Tips To Safely Treat Colds And The Flu While Pregnant

You’re pregnant, and you’ve come down with a cold or – worse yet – the flu. You’re probably miserable, but what can you do to safely feel better? Treating colds and the flu during pregnancy is not such a scary prospect. A little common sense and some of these tips will help you feel better soon.
Mary Fetzer

In the midst of cold and flu season, you may find that you’re under the weather far more often than you were before getting pregnant. During pregnancy, your immune system is less effective. This lower defense system is your body’s way of making sure the baby is not rejected, but it also makes you more susceptible to illness.

Prevention is the best medicine
Good habits may help you prevent getting sick in the first place. When you’re pregnant, you can rely on the normal methods to avoid catching a cold:od habits may help you prevent getting sick in the first place.

When you’re pregnant, you can rely on the normal methods to avoid catching a cold:

·     exercise regularly

·     eat a balanced diet

·     get sufficient rest

·     take your vitamins (prenatal vitamins especially help boost your immune system)

·     wash your hands frequently and thoroughly

·     stop smoking (smoking makes your immune system even weaker and is dangerous for your baby)

In spite of your best efforts, you still may become ill. And while preventing illnesses is quite the same for pregnant and non-pregnant women, treating them is not. Special care must be taken to treat cold and flu symptoms during pregnancy.

What about taking cold medicines?
Time, not medicine, will cure your cold or flu, but some medications may help lessen symptoms and make you more comfortable. If you are pregnant, however, you should not take any over-the-counter (OTC) medications without approval from your doctor.

Antihistamines, decongestants and cough medicines – Benadryl, Sudafed and Robitussin are some examples – are not typically tested in pregnant women and may have unknown dangerous side effects on the baby. For minor aches and pains associated with your illness, acetaminophen (such as Tylenol) may be approved by your doctor. Pregnant women should avoid ibuprofen (such as Advil) and aspirin unless prescribed by a doctor.

Aside from making you miserable, a cold is not a risk to your pregnancy. The flu, on the other hand, can be more serious, sometimes resulting in pneumonia. Flu shots are safe for you and your baby. Consult your doctor about getting a flu shot during your second or third trimester.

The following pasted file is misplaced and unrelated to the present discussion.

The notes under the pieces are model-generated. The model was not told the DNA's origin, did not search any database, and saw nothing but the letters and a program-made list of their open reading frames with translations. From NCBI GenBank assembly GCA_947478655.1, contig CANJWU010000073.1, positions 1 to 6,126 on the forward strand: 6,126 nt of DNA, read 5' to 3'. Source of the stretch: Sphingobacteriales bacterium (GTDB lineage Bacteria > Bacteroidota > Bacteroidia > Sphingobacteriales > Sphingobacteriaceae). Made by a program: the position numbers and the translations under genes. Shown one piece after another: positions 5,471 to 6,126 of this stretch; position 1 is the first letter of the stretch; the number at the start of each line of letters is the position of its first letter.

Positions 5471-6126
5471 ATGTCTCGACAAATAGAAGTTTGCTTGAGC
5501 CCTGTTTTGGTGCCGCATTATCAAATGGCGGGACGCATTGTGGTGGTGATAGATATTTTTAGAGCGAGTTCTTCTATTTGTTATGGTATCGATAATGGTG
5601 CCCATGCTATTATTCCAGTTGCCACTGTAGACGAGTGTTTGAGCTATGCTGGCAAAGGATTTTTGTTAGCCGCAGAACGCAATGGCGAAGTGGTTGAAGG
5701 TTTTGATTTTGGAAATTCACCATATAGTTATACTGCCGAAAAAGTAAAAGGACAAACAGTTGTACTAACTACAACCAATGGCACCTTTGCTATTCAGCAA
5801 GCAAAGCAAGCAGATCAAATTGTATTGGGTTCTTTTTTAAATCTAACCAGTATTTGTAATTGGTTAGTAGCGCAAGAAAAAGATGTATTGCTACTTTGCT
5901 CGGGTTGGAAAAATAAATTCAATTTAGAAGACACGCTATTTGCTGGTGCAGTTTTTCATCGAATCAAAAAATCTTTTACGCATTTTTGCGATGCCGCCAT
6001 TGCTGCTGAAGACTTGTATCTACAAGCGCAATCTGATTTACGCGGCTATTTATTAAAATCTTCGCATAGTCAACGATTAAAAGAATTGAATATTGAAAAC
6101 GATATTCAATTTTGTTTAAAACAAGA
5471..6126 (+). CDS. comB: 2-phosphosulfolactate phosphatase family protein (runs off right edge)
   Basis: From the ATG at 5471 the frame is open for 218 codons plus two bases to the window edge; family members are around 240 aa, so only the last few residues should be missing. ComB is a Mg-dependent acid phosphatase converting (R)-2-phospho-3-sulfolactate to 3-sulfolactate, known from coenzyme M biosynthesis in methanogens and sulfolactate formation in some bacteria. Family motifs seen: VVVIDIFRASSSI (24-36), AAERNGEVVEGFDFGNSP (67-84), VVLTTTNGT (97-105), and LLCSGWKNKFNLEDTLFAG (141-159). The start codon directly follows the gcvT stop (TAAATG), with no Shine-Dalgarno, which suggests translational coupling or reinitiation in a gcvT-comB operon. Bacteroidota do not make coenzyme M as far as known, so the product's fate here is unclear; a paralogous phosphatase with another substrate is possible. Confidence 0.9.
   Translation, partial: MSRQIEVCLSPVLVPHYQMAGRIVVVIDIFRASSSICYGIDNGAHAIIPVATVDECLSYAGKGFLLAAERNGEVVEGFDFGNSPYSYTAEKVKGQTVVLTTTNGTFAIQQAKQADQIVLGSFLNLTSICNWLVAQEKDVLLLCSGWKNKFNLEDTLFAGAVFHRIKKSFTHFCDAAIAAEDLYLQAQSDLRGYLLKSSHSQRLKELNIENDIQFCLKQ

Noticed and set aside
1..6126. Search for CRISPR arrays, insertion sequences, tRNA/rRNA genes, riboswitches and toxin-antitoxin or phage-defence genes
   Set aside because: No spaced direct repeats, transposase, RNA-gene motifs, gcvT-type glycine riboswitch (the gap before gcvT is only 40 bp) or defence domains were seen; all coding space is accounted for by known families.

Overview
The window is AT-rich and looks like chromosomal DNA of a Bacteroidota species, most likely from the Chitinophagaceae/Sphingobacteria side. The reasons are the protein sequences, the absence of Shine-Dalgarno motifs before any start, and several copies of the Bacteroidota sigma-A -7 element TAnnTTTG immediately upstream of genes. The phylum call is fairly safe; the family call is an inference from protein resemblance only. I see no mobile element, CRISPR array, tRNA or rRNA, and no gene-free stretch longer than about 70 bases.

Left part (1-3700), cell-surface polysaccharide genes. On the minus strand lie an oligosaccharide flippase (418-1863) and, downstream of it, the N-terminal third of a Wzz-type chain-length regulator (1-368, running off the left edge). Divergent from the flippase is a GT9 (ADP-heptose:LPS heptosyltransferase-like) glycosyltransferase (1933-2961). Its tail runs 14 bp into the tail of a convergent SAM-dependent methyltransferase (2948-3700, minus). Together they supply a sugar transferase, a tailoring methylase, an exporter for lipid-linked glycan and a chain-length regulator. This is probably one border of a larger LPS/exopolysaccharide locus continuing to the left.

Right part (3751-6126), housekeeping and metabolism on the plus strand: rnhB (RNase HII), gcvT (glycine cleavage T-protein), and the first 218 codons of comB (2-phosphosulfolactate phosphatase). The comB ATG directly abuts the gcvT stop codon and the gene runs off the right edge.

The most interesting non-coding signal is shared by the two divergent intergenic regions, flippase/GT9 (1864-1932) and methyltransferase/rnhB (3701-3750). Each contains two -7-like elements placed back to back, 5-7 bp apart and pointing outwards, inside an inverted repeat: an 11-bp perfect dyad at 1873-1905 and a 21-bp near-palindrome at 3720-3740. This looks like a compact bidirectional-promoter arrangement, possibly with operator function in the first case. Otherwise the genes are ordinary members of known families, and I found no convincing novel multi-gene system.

What about antibiotics?
Upper respiratory illnesses, such as colds, flu, bronchitis and sore throats, are generally caused by viruses. Antibiotics kill bacteria, but they do not help fight viruses. Taking an antibiotic for a viral illness simply does not work. 
If your healthcare provider determines that you do have a bacterial infection and need an antibiotic, be sure to carefully follow dosing instructions. Some antibiotics are not safe during pregnancy, so make sure the doctor prescribing the antibiotic knows you’re pregnant.

Dealing with it
Because they’re so common, it’s impossible to avoid colds and the flu completely. If you come down with one of these illnesses, you have to let it run its course. But you can help speed up your recovery and ease your symptoms:

·     eat plenty of fruits and vegetables

·     drink plenty of clear fluids, such as juice or water, to stay hydrated

·     soothe a sore throat with honey added to hot water or tea, or gargle with salt water

·     use saline nasal spray and a vaporizer or humidifier to relieve congestion

·     get extra rest, your body is best able to recuperate when you rest

If your symptoms won’t go away or seem particularly severe, you may have developed a secondary infection. Notify your doctor if your cold or flu lasts longer than a week.

In most cases, your illness will not harm your baby. Use it as an excuse to pamper yourself and get some extra TLC, so you’ll be all better when baby arrives.

Sources: WebMD, Centers for Disease Control and Prevention, AskDrSears, FamilyDoctor

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